This is aimed at strengthening the resilience of the freshwater ecological infrastructure in these catchments through creating a deeper understanding of shared responsibilities and shared risks, explains Lindley.
Since 2014, its been applying this approach in two water-stressed catchments – the uMngeni River catchment in KZN, home to some five million people where some 18% of South Africa’s gross domestic product is generated, and its neighbouring uMvoti catchment. This year, its work is being expanded to the uMhlathuze catchment at Richards Bay.
“These catchments are massively important,” says Lindley. “Both the uMngeni and uMvoti are highly stressed in terms of both water quantity and quality, and we want to improve water security in these catchments by working with landowners involved in farming – particularly sugar, dairy and forestry.”
He explains that the WWF MWP works with producers at ground level, helping them become better stewards of the wetlands, riparian areas and rivers on their properties, and encouraging the implementation of water stewardship beyond farm and sector boundaries. “We want water resources to be managed across physical boundaries, so that this isn’t just the responsibility of the farmer or the landowner, but that of everyone involved in the value chain who all need to accept responsibility for the sustainable use of water in these production areas,” he says. This includes, for example, retailers who sell the end products, or the big buyers of sugar like the Coca Cola Company or SABMiller, the mills who produce the sugar, and the banks and insurance companies that can offer better rates and reduced insurance premiums for better farming practices.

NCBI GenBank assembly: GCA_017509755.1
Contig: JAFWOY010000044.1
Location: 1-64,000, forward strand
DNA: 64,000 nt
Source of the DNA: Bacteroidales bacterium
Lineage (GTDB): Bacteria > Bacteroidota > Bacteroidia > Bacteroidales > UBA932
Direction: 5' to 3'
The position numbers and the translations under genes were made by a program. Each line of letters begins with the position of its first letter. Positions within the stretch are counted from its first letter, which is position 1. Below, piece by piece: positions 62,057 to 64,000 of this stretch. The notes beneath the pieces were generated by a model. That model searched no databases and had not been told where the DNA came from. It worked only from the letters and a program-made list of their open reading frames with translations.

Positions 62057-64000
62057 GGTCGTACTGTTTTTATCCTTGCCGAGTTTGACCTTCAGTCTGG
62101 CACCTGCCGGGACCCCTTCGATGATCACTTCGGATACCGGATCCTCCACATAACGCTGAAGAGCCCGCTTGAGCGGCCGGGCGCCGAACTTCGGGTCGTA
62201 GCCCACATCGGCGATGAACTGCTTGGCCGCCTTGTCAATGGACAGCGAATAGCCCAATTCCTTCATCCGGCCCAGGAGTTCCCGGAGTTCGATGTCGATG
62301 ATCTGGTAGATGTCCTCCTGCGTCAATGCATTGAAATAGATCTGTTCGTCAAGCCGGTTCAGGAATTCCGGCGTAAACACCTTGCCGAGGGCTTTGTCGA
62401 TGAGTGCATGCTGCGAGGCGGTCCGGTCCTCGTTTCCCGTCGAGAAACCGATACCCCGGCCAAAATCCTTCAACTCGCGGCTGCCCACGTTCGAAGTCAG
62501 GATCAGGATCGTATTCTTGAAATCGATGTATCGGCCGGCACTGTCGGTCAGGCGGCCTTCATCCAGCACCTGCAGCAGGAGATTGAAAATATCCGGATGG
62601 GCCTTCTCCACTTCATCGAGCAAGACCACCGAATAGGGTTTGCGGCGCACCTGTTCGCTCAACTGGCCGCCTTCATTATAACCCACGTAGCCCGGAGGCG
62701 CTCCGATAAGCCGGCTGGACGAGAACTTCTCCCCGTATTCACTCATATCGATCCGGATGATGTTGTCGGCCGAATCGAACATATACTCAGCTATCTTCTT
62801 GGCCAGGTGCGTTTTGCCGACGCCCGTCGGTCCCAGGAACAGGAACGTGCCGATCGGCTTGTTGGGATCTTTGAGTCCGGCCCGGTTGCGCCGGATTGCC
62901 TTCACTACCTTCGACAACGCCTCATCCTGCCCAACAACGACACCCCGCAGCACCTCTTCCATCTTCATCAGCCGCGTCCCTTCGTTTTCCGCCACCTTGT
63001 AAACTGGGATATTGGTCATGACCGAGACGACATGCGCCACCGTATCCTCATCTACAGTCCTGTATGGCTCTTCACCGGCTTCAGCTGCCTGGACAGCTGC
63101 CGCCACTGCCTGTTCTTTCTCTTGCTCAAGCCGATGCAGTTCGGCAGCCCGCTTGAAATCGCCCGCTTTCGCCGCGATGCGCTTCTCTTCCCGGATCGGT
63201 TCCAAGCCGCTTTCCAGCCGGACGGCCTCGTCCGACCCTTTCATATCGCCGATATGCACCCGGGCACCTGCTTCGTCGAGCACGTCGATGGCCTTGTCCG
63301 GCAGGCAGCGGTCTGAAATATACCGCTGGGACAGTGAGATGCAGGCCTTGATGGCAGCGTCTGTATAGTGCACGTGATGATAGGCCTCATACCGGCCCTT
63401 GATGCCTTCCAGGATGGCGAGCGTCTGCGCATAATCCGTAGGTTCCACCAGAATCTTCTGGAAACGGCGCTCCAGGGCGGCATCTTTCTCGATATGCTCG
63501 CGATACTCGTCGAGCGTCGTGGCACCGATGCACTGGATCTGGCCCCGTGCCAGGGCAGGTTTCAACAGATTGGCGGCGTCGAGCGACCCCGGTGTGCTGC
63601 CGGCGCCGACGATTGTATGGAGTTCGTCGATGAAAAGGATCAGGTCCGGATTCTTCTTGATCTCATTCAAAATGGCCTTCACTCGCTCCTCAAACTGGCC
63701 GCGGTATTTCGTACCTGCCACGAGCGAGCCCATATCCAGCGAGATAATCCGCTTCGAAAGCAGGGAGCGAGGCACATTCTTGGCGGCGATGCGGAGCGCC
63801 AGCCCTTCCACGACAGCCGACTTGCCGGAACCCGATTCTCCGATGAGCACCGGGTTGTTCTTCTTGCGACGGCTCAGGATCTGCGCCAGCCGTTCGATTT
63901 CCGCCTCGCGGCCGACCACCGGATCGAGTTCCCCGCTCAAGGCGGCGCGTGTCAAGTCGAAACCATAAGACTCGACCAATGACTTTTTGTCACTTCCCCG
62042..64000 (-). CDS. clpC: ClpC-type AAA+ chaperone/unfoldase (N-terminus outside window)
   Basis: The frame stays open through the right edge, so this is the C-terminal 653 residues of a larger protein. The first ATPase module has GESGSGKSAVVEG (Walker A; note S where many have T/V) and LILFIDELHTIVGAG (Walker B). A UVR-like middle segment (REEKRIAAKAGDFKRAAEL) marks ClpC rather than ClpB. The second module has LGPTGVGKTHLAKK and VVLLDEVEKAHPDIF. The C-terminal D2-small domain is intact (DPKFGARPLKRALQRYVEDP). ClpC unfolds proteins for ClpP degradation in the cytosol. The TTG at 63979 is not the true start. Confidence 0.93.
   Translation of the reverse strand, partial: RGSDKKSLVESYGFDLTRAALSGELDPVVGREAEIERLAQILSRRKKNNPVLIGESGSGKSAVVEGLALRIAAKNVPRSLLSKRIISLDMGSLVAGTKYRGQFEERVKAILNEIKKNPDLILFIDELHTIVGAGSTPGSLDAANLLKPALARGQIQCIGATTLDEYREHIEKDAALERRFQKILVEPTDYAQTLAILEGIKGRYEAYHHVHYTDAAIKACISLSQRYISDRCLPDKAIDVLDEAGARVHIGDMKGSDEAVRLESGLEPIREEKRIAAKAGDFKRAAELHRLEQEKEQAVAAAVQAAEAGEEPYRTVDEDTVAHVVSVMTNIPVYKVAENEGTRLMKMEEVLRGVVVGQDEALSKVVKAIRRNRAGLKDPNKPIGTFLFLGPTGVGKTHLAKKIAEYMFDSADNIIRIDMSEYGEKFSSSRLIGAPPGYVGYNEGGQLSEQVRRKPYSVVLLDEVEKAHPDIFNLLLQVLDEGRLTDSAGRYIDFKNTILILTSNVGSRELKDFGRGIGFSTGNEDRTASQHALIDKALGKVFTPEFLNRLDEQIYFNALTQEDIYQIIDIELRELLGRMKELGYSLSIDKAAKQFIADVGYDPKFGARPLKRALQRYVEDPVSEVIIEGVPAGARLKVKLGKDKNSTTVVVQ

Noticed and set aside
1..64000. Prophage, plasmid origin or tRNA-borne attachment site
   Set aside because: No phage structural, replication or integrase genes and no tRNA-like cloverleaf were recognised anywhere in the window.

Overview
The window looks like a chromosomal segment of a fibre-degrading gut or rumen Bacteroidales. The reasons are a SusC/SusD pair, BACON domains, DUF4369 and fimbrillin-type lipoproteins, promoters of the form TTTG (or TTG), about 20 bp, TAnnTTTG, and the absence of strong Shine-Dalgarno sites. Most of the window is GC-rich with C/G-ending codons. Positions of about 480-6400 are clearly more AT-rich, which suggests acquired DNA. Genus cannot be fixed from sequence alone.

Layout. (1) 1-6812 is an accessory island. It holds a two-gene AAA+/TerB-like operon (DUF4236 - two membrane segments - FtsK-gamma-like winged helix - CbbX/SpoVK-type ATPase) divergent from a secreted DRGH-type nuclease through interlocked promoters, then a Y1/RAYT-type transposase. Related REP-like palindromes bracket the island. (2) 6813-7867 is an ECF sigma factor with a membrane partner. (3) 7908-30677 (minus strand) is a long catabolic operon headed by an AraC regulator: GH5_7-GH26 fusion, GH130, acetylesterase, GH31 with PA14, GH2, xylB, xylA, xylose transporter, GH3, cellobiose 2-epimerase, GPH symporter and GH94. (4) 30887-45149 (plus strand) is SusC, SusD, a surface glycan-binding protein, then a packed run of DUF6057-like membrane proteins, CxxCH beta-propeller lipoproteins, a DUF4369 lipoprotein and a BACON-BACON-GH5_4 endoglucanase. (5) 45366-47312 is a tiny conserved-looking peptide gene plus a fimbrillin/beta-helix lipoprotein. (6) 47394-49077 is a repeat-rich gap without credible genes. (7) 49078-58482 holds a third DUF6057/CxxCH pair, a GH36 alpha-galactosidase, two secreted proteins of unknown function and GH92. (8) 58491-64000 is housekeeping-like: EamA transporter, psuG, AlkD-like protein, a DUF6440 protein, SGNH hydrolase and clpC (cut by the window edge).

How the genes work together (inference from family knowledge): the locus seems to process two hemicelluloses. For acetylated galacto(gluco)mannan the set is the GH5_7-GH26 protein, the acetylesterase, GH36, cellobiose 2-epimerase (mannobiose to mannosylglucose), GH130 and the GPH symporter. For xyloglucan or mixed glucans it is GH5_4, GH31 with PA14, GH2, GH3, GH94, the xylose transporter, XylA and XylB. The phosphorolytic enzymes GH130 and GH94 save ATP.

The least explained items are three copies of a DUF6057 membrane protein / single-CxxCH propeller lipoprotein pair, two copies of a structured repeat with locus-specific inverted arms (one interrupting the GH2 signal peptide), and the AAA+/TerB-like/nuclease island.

"[O]ur water stewardship activities are scientifically based and practical to implement..."
Because the landscape approach to freshwater stewardship requires staff with skills in the social sciences discipline, staff training and capacity building has been a critical part of WWF MWP in recent years. The programme has also run successful internships and capacity-building projects that have made a significant contribution towards growing the country’s community of wetland and environmental practitioners.
From 2011, five young professionals undertook the internship programme under her guidance, doing Master’s degree research on the programme’s work while gaining valuable work experience and networking opportunities.
One of them was Nokuthula “Noks” Dubazane, who is passionate about exploring environmental impacts on the livelihoods of people. She joined the WWF MWP as a research intern while enrolled for a Master’s degree at Rhodes University, and was subsequently employed as programme officer for a year. “As an intern I got to do not only my Masters work but also to help out with practical development work in the field, in the Makuya community (in north-eastern Limpopo),” she recalls. “It was a nice combination, a very good mentorship.” That experience has been “crucial” in her current job as an environmentalist for the eThekwini Municipality’s department of Development Planning, Environment and Management.
Themba Vilane, Operations Manager: Forestry at Mondi, says that from their perspective, the WWF MWP has been “very successful” in wetlands management and in other areas of water stewardship and that Mondi is proud to sponsor and support the work of the programme.
“We’ve benefitted from the expertise and experience of the WWF MWP team in further developing a sound approach to water stewardship in our forestry operations in South Africa, ensuring that our water stewardship activities are scientifically based and practical to implement.”
Going forward, the WWF-MWP will focus on catalysing effective private water stewardship in KwaZulu-Natal. And in the light of the current drought in South Africa, the WWF MWP’s work on water stewardship “has never been as pertinent as it is now”, says Lindley.